gw07mcgheerachel
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#1
What is the better qualification to have? I know if the course is accredited by IBMS i can go on and get HCPC and work for NHS yet some universities are accredited by RSB and say that they offer a wider range of careers because it's not IBMS accredited.
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Beyondbeing
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Hi
I'm doing RSB accredited degree but I want to work in the NHS as well so I'm not sure how this will work for me 👀😟or if I should do a transfer idk 😐


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gw07mcgheerachel
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#3
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(Original post by Beyondbeing)
Hi
I'm doing RSB accredited degree but I want to work in the NHS as well so I'm not sure how this will work for me 👀😟or if I should do a transfer idk 😐


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I'm not sure i know with IMBS if the course is applied you can pretty much work for NHS straight away whereas if it's not applied you can still work for NHS but it will be as a trainee
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RegisteredBMS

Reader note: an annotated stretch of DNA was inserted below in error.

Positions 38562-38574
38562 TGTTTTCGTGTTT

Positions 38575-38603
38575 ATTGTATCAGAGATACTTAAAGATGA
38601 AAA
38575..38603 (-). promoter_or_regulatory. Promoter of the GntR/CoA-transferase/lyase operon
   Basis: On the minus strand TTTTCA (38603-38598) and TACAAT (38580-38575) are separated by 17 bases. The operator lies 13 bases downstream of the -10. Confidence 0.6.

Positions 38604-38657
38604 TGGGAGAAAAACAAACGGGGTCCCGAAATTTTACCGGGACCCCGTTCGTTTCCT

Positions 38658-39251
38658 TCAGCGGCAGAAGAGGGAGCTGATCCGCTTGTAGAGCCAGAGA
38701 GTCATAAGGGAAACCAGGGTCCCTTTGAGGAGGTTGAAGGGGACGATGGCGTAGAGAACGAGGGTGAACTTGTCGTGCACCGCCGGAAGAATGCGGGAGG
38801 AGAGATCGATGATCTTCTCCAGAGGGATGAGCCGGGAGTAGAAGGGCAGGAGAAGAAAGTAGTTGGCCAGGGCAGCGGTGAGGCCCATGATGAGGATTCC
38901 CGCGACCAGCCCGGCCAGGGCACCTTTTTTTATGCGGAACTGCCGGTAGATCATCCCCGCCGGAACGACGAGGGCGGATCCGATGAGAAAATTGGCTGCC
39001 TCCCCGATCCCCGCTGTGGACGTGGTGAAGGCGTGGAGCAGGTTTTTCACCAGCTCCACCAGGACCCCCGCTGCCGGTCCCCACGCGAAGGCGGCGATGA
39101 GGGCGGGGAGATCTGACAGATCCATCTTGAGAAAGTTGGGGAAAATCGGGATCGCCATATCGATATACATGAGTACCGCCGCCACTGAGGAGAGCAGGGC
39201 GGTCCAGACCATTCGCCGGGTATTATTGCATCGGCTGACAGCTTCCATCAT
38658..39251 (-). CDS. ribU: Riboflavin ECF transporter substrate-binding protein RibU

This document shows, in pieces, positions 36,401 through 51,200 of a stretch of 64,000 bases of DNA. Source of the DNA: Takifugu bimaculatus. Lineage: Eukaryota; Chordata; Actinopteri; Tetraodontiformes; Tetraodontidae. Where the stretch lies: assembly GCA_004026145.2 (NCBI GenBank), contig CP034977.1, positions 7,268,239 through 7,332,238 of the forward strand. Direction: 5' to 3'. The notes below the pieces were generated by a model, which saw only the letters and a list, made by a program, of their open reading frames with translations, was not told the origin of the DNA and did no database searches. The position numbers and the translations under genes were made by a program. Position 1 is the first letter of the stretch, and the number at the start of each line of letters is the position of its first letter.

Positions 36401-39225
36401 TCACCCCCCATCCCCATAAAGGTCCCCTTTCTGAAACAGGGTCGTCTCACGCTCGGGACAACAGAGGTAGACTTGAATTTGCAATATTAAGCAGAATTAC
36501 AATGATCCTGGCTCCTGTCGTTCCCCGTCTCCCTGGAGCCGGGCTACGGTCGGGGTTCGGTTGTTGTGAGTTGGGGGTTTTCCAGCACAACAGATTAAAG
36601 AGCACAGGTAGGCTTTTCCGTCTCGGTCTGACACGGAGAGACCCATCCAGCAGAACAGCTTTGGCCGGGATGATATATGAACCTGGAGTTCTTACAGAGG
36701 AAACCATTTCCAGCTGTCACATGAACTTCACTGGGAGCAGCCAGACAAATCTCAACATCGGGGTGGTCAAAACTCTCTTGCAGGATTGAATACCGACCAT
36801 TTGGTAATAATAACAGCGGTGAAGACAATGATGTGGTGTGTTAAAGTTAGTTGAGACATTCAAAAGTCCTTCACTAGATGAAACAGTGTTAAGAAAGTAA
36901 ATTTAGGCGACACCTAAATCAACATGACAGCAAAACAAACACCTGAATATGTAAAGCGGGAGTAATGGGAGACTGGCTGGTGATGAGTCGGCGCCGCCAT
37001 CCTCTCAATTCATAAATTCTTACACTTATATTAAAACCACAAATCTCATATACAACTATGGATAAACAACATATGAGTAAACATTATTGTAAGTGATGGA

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(Original post by gw07mcgheerachel)
I'm not sure i know with IMBS if the course is applied you can pretty much work for NHS straight away whereas if it's not applied you can still work for NHS but it will be as a trainee
Firstly, RSB is a load of, well, you can guess. It means jack all.

Secondly, as always, so much misinformation about the IBMS and HCPC.

If you want to work in the NHS, the best route is the Practitioner's Training Program (BSc Healthcare Science (Life Science)). This is an IBMS-accredited course that will allow you to obtain HCPC registration WITHIN the 3 years of the course rather than an IBMS-accredited BSc Biomedical Science course where you will obtain a degree but will need to work in a non-registered role in the NHS and to spend 12-18 months doing your HCPC registration portfolio. Trainee BMS roles are rare and very competitive. A recent one at a laboratory in North Yorkshire gained 150+ applications from many very employable applicants. The vast majority do their HCPC portfolio whilst in a Band 2 role whereas graduates from the Healthcare Science course walk straight into Band 5 jobs. I myself was in a Band 5 job the day after finishing my course.

If you have a non-IBMS accredited degree then you will have to self-fund top-up modules and you are not qualified for a Trainee BMS role.

Note: Trainee BMS roles will require NHS laboratory experience, so you will have to enter via a Band 2 role to get to the Trainee BMS role. Those that don't specifiy that they require lab experience, as the recent one in North Yorkshire didn't, will use it to differentiate the applicants and, given the vast volume, will end up shortlisting purely those with experience.

Moral of the story - If you want to walk into a Biomedical Scientist job after university, study BSc Healthcare Science. A recent cohort from the degree at a certain University already have 100% employability with all of the students being in a Biomedical Scientist job, MSc or other postgraduate study. None have taken less than a graduate job or course.
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hello12424
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(Original post by RegisteredBMS)